Sermon for the Holy Communion

         Rev. Misa Furumoto

Happy New Year. The massive earthquake in Ishikawa, on the Noto Peninsula on New Year’s Day, and the aircraft collision accident the following day, have left us in Japan unable to truly feel happy. It’s heartbreaking to see people’s lives lost so suddenly, so cruelly. They were joyfully spending special New Year’s family time, sharing childhood memories and their hopes and wishes for the new year. We’re left questioning what this all means and what God’s plan might be. We don’t know, and perhaps we can’t know God’s plan. What we do know, or must believe, is that God is good, no matter what.

In the Gospel according to John, there’s a passage where the disciples ask Jesus about a man born blind, questioning who sinned—this man or his parents—for him to be born blind. Jesus responds, “Neither this man nor his parents sinned; he was born blind so that God’s works might be revealed in him.” It’s hard to accept this explanation or the notion that everything has a meaning when my loving family was instantly killed in an earthquake. However, we must try hard to trust God and believe that His works and love will be revealed in this tragedy. And remember, God’s works, love, and peace don’t suddenly appear like magic, but are always revealed through humans loving each other. Let us pray earnestly and ask what we can do for our neighbors in the disaster area.

Today is the Sunday to commemorate the Baptism of the Lord, and yesterday, January 6, was the Epiphany, the holiday celebrating Jesus’s first manifestation to the Gentiles, as represented by the wise men from the East. An epiphany, according to the dictionary, is “a moment when you suddenly feel that you understand, or suddenly become conscious of, something very important to you.” The wise men were led to this epiphany by a rising star shining in the darkness.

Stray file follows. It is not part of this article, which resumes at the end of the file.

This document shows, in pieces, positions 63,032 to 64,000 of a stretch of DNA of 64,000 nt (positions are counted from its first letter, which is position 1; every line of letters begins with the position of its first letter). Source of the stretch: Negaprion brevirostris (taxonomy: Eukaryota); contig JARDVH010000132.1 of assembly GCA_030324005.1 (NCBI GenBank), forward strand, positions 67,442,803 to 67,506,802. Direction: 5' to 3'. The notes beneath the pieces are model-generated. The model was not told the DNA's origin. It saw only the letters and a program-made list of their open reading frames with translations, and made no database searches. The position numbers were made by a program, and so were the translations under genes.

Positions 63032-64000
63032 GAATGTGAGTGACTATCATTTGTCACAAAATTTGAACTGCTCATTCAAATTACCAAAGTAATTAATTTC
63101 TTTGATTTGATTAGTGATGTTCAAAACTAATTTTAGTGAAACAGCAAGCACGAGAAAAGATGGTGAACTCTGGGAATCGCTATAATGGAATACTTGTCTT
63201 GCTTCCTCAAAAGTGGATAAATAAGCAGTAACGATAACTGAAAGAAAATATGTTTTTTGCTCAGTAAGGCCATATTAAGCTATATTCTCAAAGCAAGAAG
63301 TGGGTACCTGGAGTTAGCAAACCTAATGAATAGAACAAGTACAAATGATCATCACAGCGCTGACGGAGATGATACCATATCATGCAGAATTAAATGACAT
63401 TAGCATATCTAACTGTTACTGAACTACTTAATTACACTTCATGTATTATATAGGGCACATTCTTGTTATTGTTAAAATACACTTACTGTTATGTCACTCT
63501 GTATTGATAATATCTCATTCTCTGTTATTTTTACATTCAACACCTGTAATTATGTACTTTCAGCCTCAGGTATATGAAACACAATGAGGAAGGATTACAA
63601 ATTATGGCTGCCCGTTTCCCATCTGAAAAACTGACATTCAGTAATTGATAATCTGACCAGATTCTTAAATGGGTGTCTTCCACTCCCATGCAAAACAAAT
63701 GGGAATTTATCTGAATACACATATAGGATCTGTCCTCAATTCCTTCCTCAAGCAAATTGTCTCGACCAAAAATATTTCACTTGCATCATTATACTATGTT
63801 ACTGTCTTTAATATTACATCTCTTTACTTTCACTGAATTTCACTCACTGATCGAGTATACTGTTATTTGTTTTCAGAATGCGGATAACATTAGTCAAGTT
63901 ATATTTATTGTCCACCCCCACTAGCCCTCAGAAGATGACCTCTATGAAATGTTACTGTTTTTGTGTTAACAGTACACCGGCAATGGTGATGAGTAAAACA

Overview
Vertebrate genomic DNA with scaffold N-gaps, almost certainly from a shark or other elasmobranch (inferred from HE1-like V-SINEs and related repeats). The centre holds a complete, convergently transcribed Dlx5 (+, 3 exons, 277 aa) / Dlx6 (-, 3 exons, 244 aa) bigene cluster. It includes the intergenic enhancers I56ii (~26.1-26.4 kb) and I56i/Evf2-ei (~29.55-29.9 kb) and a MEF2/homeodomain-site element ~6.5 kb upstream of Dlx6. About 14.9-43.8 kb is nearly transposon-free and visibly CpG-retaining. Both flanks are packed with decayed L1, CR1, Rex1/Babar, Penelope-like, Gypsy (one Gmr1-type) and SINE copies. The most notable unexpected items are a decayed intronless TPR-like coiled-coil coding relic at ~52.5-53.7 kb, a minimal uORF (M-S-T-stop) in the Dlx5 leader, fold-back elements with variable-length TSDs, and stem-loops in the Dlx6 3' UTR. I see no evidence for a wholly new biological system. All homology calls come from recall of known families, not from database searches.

Like continuing the story, this morning, we read from the Book of Genesis, the beginning of the Bible, where the creation story is written. The first thing God created was light. Before light, “the earth was a formless void and darkness covered the face of the deep, while a wind from God swept over the face of the waters.” Imagine the spooky, chaotic darkness; then God’s voice commanded, “Let there be light,” and there was light. One might think, “Ah, God created the sun first.” But no, the sun, moon, and stars were actually created on the fourth day. So, what was this first light? It may not be the same light as what we see and feel as brightness and warmth. It’s something much greater. This light was the beginning of everything, the beginning of life and love.

To make this invisible light visible, God sent us Jesus. Jesus was the light of the world. Yet, people didn’t recognize this light. Jesus, like an ordinary person, was baptized by John the Baptist in the River Jordan. It was a baptism of repentance for the forgiveness of sins. Why did he need it, having come from God? The Bible doesn’t provide an answer, but we know that when he emerged from the water, a voice from heaven declared, “You are my Son, the Beloved; with you I am well pleased.” This was another epiphany, possibly showing that Jesus was the bridge between God and us. He was the Son of God, but also a human being, familiar with all suffering, sorrow, and pain. This humble person was indeed the light of the world.

Do you now see this precious light? When the world around you is too bright, you might not see it, or think you don’t need it. But when everything around you is too dark, it’s also hard to find this light, as in great despair, you might give up seeking it. There are so many who have lost this light sent from God, especially in the areas struck by disaster. Let those of us who see this light, knowing it shines in the dark no matter what, send it to them through our prayers and donations. Now is the time for us to work together so that the works and love of God are revealed.

In the name of the Father, of the Son, and of the Holy Spirit, Amen.